I will miss her passion for justice.

I will miss her fluid voice.

I will miss her belly laugh.

And I’ll miss the human touch of her notes.

In one of her last e-mails to me, knowing I’m a Shaquille O’Neal fan, she wrote a P.S. that said: “Shaq and LeBron. What do you think? Will this be Cleveland’s year?”

Now I won’t be able to kibitz with her about small things like that or large things like Obama anymore.

None of us will.

Not in person.

Not in print.

Not by e-mail.

Not on radio.

Such a loss.

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Trump's politics are not the problem.

The fiery Milwaukee Sheriff is on the shortlist to head the Department of Homeland Security.

By Wendell Berry

Manifesto: The Mad Farmer Liberation Front

Love the quick profit, the annual raise,
vacation with pay. Want more 
of everything ready made. Be afraid 
to know your neighbors and to die.
And you will have a window in your head.
Not even your future will be a mystery 
any more. Your mind will be punched in a card 
and shut away in a little drawer.
When they want you to buy something 
they will call you. When they want you
to die for profit they will let you know. 
So, friends, every day do something
that won’t compute. Love the Lord. 
Love the world. Work for nothing.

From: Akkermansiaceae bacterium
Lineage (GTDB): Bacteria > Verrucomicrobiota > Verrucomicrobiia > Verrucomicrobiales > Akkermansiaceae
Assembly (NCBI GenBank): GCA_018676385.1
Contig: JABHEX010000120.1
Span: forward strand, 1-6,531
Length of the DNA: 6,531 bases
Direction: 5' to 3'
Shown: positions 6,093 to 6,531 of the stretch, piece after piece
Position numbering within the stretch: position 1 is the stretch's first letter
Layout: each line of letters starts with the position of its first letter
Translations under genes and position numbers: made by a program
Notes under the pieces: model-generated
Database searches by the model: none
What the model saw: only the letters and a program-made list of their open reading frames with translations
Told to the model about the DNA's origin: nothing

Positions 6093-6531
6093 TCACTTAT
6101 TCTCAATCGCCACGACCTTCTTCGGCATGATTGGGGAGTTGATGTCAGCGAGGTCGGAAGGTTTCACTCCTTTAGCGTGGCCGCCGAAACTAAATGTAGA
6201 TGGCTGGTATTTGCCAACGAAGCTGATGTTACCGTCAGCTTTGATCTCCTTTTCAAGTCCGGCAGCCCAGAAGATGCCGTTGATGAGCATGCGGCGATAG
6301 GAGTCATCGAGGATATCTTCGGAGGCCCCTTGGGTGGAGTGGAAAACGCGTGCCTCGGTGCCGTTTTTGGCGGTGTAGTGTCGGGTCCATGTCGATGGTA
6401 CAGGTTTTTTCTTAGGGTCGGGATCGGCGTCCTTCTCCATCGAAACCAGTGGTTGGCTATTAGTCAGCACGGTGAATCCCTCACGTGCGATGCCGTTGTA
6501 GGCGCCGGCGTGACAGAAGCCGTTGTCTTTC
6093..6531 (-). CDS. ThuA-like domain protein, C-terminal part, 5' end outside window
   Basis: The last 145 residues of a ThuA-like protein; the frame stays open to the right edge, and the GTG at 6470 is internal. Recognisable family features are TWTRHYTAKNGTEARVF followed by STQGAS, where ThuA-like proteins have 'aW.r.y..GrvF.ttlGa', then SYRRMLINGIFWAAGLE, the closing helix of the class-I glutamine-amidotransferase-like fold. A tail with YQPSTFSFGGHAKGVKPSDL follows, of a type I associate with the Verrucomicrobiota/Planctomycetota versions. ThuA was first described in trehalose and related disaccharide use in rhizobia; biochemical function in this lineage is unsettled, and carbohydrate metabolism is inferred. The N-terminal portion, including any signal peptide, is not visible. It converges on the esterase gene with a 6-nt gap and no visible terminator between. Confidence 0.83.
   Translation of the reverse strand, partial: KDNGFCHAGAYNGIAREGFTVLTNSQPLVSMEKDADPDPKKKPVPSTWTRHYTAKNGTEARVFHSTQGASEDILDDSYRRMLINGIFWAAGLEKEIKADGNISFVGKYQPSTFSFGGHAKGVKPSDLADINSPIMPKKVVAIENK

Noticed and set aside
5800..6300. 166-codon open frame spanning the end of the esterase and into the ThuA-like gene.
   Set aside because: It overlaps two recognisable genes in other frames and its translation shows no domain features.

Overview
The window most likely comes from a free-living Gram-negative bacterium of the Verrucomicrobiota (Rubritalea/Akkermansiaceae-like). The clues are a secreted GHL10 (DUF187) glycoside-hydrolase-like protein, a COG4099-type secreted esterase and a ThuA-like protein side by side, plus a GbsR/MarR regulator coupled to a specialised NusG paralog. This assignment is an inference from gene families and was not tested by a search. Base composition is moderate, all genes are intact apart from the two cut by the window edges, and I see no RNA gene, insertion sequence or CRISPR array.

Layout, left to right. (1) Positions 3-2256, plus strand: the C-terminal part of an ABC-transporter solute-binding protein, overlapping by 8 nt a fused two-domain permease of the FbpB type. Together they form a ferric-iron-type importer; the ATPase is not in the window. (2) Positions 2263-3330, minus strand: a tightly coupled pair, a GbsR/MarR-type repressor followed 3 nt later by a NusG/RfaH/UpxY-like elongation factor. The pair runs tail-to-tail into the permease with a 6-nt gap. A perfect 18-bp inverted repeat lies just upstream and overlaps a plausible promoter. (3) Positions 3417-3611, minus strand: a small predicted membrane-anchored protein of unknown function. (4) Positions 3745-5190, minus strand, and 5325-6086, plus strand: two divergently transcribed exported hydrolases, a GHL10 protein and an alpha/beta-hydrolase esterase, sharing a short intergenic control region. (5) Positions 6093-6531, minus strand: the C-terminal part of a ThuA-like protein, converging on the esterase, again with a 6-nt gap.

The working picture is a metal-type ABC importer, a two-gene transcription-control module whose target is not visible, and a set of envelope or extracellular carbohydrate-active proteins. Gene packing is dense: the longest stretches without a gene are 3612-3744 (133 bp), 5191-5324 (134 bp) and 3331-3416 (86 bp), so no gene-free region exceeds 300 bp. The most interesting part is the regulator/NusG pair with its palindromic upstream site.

Take all that you have and be poor.
Love someone who does not deserve it. 
Denounce the government and embrace 
the flag. Hope to live in that free 
republic for which it stands. 
Give your approval to all you cannot
understand. Praise ignorance, for what man 
has not encountered he has not destroyed.
Ask the questions that have no answers. 
Invest in the millennium. Plant sequoias.
Say that your main crop is the forest
that you did not plant,
that you will not live to harvest.

Say that the leaves are harvested 
when they have rotted into the mold.
Call that profit. Prophesy such returns.
Put your faith in the two inches of humus 
that will build under the trees
every thousand years.
Listen to carrion—put your ear
close, and hear the faint chattering
of the songs that are to come. 
Expect the end of the world. Laugh. 
Laughter is immeasurable. Be joyful
though you have considered all the facts. 
So long as women do not go cheap 
for power, please women more than men.
Ask yourself: Will this satisfy 
a woman satisfied to bear a child?
Will this disturb the sleep 
of a woman near to giving birth? 
Go with your love to the fields.
Lie easy in the shade. Rest your head 
in her lap. Swear allegiance 
to what is nighest your thoughts.
As soon as the generals and the politicos 
can predict the motions of your mind, 
lose it. Leave it as a sign 
to mark the false trail, the way 
you didn’t go. Be like the fox 
who makes more tracks than necessary, 
some in the wrong direction.
Practice resurrection.

Wendell Berry is a poet, farmer, and environmentalist in Kentucky. This poem, first published in 1973, is reprinted by permission of the author and appears in his “New Collected Poems” (Counterpoint).

Public School Shakedown